Easter Season 2020
Find below our seasonal reflections for the liturgical season of Lent 2020 which ended on Holy Thursday
A Message from the Minister’s Heart
It is interesting how many people love the spring because of the changes in daylight hours, the renewal of plant life and all the signs of growth and achievable potential in our sights.
The change from winter to spring has a positive impact on many people: despite the fact that they may be seeing the sun while a chilly wind is blowing.
When we look babies that are a few months old it is clear that their features and size have already changed significantly since birth. We are all changing and getting older but some of us don’t like to admit that our bodies are changing and that the image looking back at us from the mirror is a true reflection of reality. There is something about change which sits uncomfortably with many of us, especially when the changes are happening to us or in us. This may be because some of us perceive changes affecting our lives as threatening, despite the reality that some changes usher in growth and development.
Lent has traditionally been a time to consider embracing change. Many Christians consider what they want to give up and sometimes fall into the trap of giving up something like chocolate; which they know they will take up again at Easter as they indulge themselves with chocolate Easter eggs. Perhaps Lent could be the time to consider giving up something that is far more destructive like worry. The story is told of a French soldier in World War 1 who used to carry a card with him, to help him overcome worry, which read:
Of two things one is certain.
Either you are at the front, or you are behind the lines.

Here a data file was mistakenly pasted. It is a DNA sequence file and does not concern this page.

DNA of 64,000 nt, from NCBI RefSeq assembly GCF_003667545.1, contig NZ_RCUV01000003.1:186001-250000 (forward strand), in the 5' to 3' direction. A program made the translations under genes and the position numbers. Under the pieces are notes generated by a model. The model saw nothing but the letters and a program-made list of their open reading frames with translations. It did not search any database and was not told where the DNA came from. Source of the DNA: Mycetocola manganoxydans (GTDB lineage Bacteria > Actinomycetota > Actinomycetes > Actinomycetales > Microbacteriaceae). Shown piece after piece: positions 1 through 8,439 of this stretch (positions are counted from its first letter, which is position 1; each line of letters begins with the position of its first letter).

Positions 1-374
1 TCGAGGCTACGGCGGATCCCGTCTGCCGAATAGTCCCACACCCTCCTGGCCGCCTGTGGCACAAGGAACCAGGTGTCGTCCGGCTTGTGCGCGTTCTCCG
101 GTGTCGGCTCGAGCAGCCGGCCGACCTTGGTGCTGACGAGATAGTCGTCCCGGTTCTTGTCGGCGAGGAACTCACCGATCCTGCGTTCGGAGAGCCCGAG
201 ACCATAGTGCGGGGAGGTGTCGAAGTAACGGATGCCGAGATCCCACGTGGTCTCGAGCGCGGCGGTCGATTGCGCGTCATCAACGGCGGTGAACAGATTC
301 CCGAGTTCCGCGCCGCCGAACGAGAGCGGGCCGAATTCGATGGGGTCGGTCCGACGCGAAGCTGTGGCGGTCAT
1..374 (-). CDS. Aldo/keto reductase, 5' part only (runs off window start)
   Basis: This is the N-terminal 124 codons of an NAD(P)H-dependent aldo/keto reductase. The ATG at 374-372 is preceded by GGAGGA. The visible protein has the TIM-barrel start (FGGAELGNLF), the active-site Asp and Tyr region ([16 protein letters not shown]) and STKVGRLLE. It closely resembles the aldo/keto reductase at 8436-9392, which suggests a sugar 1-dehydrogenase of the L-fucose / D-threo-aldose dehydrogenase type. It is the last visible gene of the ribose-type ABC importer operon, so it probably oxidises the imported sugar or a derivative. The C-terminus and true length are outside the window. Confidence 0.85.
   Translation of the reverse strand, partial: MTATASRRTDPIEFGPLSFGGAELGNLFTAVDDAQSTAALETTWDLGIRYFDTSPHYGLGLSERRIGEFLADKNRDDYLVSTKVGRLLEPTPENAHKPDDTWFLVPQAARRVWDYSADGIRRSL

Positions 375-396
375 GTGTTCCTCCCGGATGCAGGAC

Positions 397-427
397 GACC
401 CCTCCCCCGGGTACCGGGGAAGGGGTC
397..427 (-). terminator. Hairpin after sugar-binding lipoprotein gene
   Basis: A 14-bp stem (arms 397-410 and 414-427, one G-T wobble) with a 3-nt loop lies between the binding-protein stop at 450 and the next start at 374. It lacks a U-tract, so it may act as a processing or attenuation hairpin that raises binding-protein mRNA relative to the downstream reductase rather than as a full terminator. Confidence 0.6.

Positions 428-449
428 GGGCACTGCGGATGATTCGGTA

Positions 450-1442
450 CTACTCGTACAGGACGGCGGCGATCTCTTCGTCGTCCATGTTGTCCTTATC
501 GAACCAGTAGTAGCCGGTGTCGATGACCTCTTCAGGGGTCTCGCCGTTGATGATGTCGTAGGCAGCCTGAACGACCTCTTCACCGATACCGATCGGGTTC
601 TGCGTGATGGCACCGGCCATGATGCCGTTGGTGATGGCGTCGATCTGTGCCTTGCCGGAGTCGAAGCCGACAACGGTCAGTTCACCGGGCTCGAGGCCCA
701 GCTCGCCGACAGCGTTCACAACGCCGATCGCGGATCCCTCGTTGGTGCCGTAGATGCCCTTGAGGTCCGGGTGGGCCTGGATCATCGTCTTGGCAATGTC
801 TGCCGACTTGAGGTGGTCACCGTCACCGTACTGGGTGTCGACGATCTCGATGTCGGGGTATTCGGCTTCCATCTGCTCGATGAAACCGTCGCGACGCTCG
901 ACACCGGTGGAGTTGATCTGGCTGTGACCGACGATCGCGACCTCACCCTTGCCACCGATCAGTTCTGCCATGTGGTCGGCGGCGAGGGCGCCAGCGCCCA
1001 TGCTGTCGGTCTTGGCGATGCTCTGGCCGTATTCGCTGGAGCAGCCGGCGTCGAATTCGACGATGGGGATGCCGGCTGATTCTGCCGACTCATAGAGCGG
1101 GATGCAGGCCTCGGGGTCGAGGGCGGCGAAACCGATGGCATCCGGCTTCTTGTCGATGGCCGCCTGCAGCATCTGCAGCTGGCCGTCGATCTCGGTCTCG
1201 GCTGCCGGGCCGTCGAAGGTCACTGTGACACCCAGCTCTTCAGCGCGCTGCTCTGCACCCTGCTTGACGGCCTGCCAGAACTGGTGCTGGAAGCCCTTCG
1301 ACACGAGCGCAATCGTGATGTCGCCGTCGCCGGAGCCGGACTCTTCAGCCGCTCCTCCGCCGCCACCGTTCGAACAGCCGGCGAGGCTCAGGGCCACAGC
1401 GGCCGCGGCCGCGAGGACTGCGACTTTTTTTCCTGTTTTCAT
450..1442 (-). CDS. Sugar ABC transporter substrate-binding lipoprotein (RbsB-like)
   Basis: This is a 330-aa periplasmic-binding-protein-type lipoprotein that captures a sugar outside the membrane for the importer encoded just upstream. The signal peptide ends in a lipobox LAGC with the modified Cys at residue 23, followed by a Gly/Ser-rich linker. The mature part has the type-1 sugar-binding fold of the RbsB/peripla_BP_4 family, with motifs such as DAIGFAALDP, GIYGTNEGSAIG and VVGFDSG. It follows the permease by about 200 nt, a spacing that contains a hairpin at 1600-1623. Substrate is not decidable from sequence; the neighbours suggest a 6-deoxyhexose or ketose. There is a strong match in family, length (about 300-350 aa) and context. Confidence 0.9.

If you are at the front of two things one is certain.
Either you are exposed to danger or you are in a safe place.
If you are exposed to danger of two things one is certain.
Either you are wounded or you are not wounded.
If you are wounded of two things one is certain.
Either you recover or you die.
If you recover there is no need to worry.
If you die you cannot worry.
SO WHY WORRY?
In the well-know hymn ‘Abide with me’ Henry Francis Lyte wrote about the change and decay evident in everything and invited the One who does not change to abide with him. Instead of expending our energies resisting changes perhaps we should follow Lyte’s example and ask God to help us respond positively through the changes that life brings.
After all the Christian life invites us to be ‘transformed by the renewing of our minds’ (Romans 12:2). So conversion is not a once-for-all event but a continuous revolution in which hearts, minds, attitudes, behaviours, abilities, relationships, direction, faith, health, work etc. are all subject to change. Just recently a young man told me that he decided to take up something for Lent: reading 1 Corinthians 13 every day. I wonder how that discipline has been changing his understanding and experience of love.
Since the Christian life is all about change the Church, the body of Christ, should be at the forefront of change. God changed the methods of communicating with humanity, from people who had been called to serve God to sending Jesus Christ, of the Only Son of God, on earth. Jesus arrived much like all of us, from the womb of a woman. But his death was unique – he died on the cross for the sins of the world, to enable all who believe in him to receive salvation. This gift of salvation is an empowering process which is able to continually change us.
The more we Christians change into the image of Christ the more we can enable others to embrace the change which God offers to all people in Jesus Christ. God is offering the world a dynamic relationship with God in Christ, sustained and developed by the continual help of the Holy Spirit. This change begins working from within their hearts and impacting the world in transformed thinking, attitudes and lifestyle.
As we leave Easter let us meditate on the changes which knowing Christ has brought into our lives and seek the guidance of the Holy Spirit how we might be called, individually and corporately, to be dynamic agents of change in our neighbourhoods.
Revd Elaine Joseph